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A police operation is underway in North Dakota to remove protesters from land owned by pipeline company Energy Transfer Partners.

The Associated Press reports several people have been arrested.

It might seem that Dan Brown takes his art-history/conspiracy thrillers very seriously. Yet there's one clue, hidden in plain sight, that he doesn't: He keeps letting director Ron Howard turn them into silly movies. Maybe it's Howard or producer Brian Grazer who's nervous about the moderately subversive elements in Brown's cleverly plotted, clunkily written novels. Or perhaps it's star Tom Hanks, the usually gung-ho actor who plays Brown's hero, Harvard professor Robert Langdon, with an uncharacteristic skepticism.

Iggy Pop cares very deeply about things that are cool. This is clear throughout Gimme Danger, the new documentary about the legendary rock band The Stooges, just based on the choices their wild, writhing, frequently shirtless frontman makes at every stage of his career: jumping into the crowd during his shows, squatting in a house in Detroit after the 1967 riots, taking advantage of a post-breakup contract with David Bowie to reunite the band on someone else's dime.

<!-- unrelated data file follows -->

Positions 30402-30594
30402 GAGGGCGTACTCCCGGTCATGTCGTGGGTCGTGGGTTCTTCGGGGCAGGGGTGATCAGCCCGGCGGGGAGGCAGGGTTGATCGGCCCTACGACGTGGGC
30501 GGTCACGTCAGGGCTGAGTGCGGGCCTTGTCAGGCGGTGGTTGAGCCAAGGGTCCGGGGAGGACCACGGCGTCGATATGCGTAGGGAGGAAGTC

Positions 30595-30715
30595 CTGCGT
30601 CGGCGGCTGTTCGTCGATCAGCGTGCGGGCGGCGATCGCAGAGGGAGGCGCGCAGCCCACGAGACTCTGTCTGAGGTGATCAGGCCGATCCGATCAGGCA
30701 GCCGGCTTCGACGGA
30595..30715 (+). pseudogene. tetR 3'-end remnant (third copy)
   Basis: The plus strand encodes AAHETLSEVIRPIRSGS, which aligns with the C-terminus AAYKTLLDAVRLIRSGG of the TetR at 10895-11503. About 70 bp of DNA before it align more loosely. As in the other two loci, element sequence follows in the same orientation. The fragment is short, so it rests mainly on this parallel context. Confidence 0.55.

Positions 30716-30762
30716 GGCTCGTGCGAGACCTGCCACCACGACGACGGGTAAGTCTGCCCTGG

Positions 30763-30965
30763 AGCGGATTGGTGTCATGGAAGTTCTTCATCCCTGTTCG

When I was 6 years old, my mom woke up, got out of bed and crashed to the floor. That's when she figured out half her body was paralyzed. The left side. Right down the middle, like a paper doll folded at the center. She made it to the phone, called a guy she'd just started dating, asked him to take her to the hospital.

When he rang the bell, my mom had to drag the limp half of her body backward, down the stairs, to open the door for him. She told me later, the guy was so scared that during the car ride to the ER he farted the whole time. Couldn't stop. They broke up after that.

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As the host of the Peabody Award-winning series Parts Unknown, Anthony Bourdain has visited conflict zones like Beirut, Congo, Gaza and Libya — places his CNN colleagues routinely cover. But Bourdain is clear that he doesn't want to be mistaken for a journalist.

Twitter shocked the Internet Thursday with a farewell to Vine: "In the coming months we'll be discontinuing the mobile app."

We could have seen it coming. The six-second looped-video site hasn't gotten much love from Twitter, which is grappling with self-reflection: another quarter of losses, layoffs of 9 percent of the staff, constant rumors of a potential sale.